@desmondholden & @elizmmartin / www.arbornetworks.com/asert/

Arbor Networks & RedLegg
Dan Holden is the Director of ASERT, Arbor’s Security Engineering and Response Team, where he leads one of the most well respected security research organizations in the industry. His teams oversee the ATLAS global security intelligence database, and are responsible for threat landscape monitoring and Internet security research including the reverse engineering of malicious code. Dan also oversees the development and delivery of security content and countermeasures for Arbor’s industry leading DDoS technologies via the ATLAS Threat Feed (ATF) and the ATLAS Intelligence Feed (AIF) threat detection services.

Prior to Arbor, Dan was director of HP TippingPoint’s DVLabs and a founding member of IBM/ISS X-Force. While at HP TippingPoint, Dan grew the DVLab’s organization into a mature security research and development team delivering security content, intelligence portals, and reputation technology as well as overseeing both the Zero Day Initiative (ZDI) program and Pwn2Own vulnerability contest. Dan also helped build and define X-Force over the course of 12 years in various capacities ranging from development to product management. Dan has been in the security industry spanning two decades specializing in vulnerability analysis, security research, and technology incubation. Dan is a frequent speaker at major industry conferences and has been quoted and featured in many top publications, radio and television.

Elizabeth Martin is the Director of Security Services with RedLegg and is responsible for the development and delivery of the Risk Management practice. Elizabeth’s tenure includes Arthur Andersen, IBM Internet Security Systems, and Trustwave. She has 15 years’ experience in the Information Security, Compliance, and Risk Management industry and her expertise lies with assessing organizations and assisting with the development of a strategic approach to Information Security. Ms. Martin has extensive experience delivering Compliance Gap Assessments and Audits, Risk Assessments, Vulnerability Assessments, Policy Framework Development, and Solution Design and Deployments in the automotive, retail, financial, healthcare, government, and managed security services verticals. Elizabeth is active in the industry and serves as Board Member for the Cloud Security Alliance, Chicago Chapter; Coordinator for BSidesChicago; and is a founder of SecureChicago, Inc., an Illinois not for profit organization dedicated to promoting education and professional development in the security industry.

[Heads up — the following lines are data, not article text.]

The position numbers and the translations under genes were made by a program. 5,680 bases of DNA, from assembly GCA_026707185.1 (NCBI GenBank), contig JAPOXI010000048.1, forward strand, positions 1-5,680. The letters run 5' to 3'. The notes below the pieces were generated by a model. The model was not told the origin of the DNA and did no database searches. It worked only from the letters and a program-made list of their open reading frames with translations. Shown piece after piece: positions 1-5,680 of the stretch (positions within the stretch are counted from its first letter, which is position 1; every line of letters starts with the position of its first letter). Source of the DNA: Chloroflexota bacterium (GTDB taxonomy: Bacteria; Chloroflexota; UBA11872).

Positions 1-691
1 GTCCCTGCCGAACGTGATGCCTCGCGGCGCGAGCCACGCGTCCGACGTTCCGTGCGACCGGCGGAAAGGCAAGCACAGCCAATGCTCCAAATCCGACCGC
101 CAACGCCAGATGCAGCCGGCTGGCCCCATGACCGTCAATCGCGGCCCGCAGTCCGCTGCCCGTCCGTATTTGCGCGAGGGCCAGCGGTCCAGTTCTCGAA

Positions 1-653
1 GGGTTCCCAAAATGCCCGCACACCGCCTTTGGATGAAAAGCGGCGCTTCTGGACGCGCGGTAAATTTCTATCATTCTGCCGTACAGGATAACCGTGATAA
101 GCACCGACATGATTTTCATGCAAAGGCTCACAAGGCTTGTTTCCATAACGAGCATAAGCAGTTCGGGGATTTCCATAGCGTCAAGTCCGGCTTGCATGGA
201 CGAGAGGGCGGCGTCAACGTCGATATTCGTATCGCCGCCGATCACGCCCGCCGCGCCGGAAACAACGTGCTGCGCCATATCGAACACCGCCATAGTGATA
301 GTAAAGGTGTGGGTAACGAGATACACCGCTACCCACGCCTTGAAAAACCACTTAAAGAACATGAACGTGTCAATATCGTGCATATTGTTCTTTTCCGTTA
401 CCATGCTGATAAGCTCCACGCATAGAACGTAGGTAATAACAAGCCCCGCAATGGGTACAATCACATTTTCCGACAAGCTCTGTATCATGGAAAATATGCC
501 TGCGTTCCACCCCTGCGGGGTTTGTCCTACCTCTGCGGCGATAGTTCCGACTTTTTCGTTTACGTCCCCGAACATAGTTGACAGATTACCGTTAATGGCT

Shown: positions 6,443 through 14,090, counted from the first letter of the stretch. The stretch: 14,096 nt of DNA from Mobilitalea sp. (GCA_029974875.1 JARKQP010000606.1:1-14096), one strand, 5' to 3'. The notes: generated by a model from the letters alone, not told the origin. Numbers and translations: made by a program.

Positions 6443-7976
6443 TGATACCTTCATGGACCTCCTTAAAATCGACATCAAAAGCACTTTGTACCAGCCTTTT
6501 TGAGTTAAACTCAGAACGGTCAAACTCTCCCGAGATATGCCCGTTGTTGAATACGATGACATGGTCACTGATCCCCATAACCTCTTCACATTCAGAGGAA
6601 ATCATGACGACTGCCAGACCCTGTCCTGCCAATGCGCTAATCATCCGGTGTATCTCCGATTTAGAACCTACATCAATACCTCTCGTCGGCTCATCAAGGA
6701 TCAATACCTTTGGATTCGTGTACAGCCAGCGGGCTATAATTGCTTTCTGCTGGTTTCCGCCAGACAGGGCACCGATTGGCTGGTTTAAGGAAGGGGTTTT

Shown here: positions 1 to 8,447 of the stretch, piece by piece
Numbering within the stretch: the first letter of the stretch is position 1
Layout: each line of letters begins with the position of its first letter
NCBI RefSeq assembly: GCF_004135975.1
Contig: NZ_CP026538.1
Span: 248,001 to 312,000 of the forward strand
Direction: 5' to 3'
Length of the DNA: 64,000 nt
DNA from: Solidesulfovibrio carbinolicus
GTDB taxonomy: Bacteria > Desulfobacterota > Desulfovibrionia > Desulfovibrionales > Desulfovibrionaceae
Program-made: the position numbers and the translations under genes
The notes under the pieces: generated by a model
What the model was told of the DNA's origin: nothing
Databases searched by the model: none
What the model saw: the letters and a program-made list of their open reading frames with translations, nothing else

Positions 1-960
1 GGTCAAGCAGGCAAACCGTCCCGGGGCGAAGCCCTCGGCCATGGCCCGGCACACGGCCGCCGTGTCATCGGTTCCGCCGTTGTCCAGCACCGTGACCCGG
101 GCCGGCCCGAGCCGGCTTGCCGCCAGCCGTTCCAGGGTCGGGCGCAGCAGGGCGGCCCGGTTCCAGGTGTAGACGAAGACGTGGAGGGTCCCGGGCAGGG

Pissing Down The Leg Of Much Of Our Careers; Why Are You People Still Buying Firewalls & IPS?

Do you recall the good ole days when you would often issue the command ‘more /etc/services’ to correlate an application to a port number? Next thing you know everyone spends a fortune on firewalls and it now seems that the majority of applications now run over just a few ports. Funny thing is now we are told we all need to buy next generation firewalls because you now need visibility into the applications that your standard firewall can’t see. Is this a solution to a problem that the firewall created in the first place? Are firewalls really providing security, or is it simply network segmentation for a network that isn’t that difficult to get onto in the first place?
The story for other traditional security technologies such as A/V and IDS/IPS can be just as perturbing. For years signatures have been lambasted as not being able to keep up with the maturing and quickly advancing threat landscape. If this is the case then why are these solutions allowed to mature into old grey veterans pushed upon us by compliance requirements and experts espousing ‘defense in depth’?
This talk will not only poke fun at these crippled and elderly network membranes but will highlight real world examples used by attackers to bypass them. The point of the talk will be to provoke thinking about a false sense of security that can come from legacy technologies or ideals, and whether these can actually be a burden rather than a solution.